"In a few days, women across Melbourne will gather in Princes Park for a vigil of her life. And they will do so firm in the knowledge that Eurydice died because of her attacker's decisions -- not because of her own," he said.

"They're right. And we need to accept that fact, too."

Many people are also sharing the words of Australian writer Jane Gilmore, who wrote about the conflicting advice given to women (and lack of advice given to men) in 2015.

"Women, if you want to be safe, stay at home. Except that you are more likely to be killed at home by someone who claims they love you, so don't stay at home. Make sure you don't have a boyfriend because he's the most likely person to kill you, but don't go out without your boyfriend because you need someone to protect you. Don't show too much skin or laugh too loud or dance too much but come on love give us a smile. Carry your keys and your phone at all times and make sure you run far enough to burn off all those calories but don't do it in public and for gods sake don't run in shorts, that's just asking for trouble. Public transport is dangerous, but so are taxis and walking and driving on your own and did I mention that staying at home is really risky, so don't do any of those things and you'll be fine.

"Men, just carry on as you were, this is not your problem."

Candlelit vigil to be held in memory of Eurydice

A public vigil will be held at Princes Park on Monday evening, to "reclaim the park" and honour the late comedian.

"She should have been able to walk home safely from work without being followed and harmed in such a cruel way," the Facebook event reads.

"We all should be able to walk home, whenever we want, wherever we want, and assume we will make it home safe.

"Our bodies are not there for taking. It is not up to us to keep ourselves safe when we know it’s up to men to choose not to inflict violence upon us."

Over 8,000 people have already indicated that they'll be attending, with sister vigils already planned in Perth, Canberra and Adelaide.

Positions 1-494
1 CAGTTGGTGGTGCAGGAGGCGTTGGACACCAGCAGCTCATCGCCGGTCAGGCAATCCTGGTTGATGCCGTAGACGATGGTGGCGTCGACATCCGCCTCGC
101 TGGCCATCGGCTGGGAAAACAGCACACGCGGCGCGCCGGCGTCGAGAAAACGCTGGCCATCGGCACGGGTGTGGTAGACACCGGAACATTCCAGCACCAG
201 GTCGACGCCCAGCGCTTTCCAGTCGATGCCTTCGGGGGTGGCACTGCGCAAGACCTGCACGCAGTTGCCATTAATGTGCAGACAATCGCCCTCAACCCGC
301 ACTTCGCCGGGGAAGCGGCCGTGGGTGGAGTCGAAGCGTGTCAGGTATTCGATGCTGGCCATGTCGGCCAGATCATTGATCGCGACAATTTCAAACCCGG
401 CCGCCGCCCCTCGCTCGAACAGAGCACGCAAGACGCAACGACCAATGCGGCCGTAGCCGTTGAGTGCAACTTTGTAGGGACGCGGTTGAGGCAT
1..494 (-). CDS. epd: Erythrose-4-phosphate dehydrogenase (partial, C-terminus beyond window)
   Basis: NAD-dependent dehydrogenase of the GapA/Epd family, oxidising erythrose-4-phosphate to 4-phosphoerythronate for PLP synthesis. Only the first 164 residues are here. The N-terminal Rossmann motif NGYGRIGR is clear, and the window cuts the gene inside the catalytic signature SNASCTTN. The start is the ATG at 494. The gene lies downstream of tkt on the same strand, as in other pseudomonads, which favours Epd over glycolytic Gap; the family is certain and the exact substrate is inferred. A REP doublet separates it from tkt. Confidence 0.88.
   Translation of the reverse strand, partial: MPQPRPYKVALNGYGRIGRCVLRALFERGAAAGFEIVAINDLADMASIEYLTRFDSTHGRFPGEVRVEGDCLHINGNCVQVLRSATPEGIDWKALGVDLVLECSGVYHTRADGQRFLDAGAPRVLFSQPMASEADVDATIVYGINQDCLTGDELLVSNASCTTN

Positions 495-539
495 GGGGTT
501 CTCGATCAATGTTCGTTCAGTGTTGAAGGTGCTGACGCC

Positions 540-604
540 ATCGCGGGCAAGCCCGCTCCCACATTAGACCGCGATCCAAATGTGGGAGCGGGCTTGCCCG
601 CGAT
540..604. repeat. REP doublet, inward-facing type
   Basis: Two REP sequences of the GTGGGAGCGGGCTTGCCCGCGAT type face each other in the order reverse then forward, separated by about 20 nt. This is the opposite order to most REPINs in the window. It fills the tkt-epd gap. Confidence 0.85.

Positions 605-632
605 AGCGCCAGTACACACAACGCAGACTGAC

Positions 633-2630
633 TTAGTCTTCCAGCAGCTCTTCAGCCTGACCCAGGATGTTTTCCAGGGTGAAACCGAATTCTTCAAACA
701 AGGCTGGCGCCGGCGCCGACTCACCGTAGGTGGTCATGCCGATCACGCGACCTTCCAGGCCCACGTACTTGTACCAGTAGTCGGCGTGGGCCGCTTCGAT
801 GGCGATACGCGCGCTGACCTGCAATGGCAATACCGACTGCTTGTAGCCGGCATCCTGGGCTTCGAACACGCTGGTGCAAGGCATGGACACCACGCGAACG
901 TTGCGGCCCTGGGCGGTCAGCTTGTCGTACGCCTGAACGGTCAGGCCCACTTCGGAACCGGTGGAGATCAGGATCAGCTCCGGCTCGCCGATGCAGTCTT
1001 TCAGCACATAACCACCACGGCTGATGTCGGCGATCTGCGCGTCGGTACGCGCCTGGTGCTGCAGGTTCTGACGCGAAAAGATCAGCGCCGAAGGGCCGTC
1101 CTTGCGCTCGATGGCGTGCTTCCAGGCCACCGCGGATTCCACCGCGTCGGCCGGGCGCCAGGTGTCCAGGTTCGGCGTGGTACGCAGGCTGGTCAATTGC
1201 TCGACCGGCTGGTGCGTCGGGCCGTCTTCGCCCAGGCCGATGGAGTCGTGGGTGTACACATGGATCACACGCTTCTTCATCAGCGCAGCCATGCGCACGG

A GoFundMe account has raised over $58,000 for Eurydice's family, with a large portion intending to be donated to the charities that she supported.

A tribute is growing at the place where Eurydice's body was found, with flowers and messages being left.

Eurydice was known as "Ridi" to her friends and family.

On Saturday, local football teams due to play at Princes Park held a moment of silence for Eurydice, linking arms as they stood around the growing tribute.

"Let's start to show women the respect they deserve, fellas," said one of players.

Eurydice's final comedy gig shared her anxieties

People are sharing footage of Eurydice's final stand-up performance, delivered hours before her death.

"Beautiful, clever, funny Eurydice Dixon at her gig at Highlander last Tuesday," said Paula Ferrari on Twitter.

Her stand-up bit talked about the anxieties and worries she faced every day.

"I have a tendency to worry a lot... about things that I shouldn't worry about," she told the audience. "Sometimes I worry I'm going to end up in a slave society." The crowd laughed. "You know, just girly things."

A 19-year-old man has been charged with rape and murder

Jaymes Todd, 19, of Broadmeadows, was arrested on Wednesday night. He has been charged with rape and murder, and will face court on October 3.